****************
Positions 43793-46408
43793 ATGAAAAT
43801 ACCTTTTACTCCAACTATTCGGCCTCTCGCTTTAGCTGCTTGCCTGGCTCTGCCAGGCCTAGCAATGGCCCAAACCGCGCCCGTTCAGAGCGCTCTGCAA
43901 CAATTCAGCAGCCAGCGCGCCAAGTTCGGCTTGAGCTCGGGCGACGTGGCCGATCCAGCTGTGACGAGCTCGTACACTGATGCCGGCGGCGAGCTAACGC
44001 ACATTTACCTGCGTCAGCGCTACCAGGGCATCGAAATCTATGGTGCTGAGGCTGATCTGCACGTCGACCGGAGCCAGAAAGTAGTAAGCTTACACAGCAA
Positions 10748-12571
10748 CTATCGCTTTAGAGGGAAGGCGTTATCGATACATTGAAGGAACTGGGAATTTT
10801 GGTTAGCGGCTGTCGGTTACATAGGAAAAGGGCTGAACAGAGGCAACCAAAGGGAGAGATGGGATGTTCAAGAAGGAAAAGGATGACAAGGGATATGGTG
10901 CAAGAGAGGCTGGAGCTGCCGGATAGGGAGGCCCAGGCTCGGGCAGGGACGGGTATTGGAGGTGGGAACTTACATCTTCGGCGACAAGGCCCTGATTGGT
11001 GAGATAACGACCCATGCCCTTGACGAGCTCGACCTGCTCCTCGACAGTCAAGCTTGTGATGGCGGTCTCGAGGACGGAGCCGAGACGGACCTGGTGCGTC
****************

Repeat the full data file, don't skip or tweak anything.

Positions 43793-46408
43793 ATGAAAAT
43801 ACCTTTTACTCCAACTATTCGGCCTCTCGCTTTAGCTGCTTGCCTGGCTCTGCCAGGCCTAGCAATGGCCCAAACCGCGCCCGTTCAGAGCGCTCTGCAA
43901 CAATTCAGCAGCCAGCGCGCCAAGTTCGGCTTGAGCTCGGGCGACGTGGCCGATCCAGCTGTGACGAGCTCGTACACTGATGCCGGCGGCGAGCTAACGC
44001 ACATTTACCTGCGTCAGCGCTACCAGGGCATCGAAATCTATGGTGCTGAGGCTGATCTGCACGTCGACCGGAGCCAGAAAGTAGTAAGCTTACACAGCAA
Positions 10748-12571
10748 CTATCGCTTTAGAGGGAAGGCGTTATCGATACATTGAAGGAACTGGGAATTTT
10801 GGTTAGCGGCTGTCGGTTACATAGGAAAAGGGCTGAACAGAGGCAACCAAAGGGAGAGATGGGATGTTCAAGAAGGAAAAGGATGACAAGGGATATGGTG
10901 CAAGAGAGGCTGGAGCTGCCGGATAGGGAGGCCCAGGCTCGGGCAGGGACGGGTATTGGAGGTGGGAACTTACATCTTCGGCGACAAGGCCCTGATTGGT
11001 GAGATAACGACCCATGCCCTTGACGAGCTCGACCTGCTCCTCGACAGTCAAGCTTGTGATGGCGGTCTCGAGGACGGAGCCGAGACGGACCTGGTGCGTC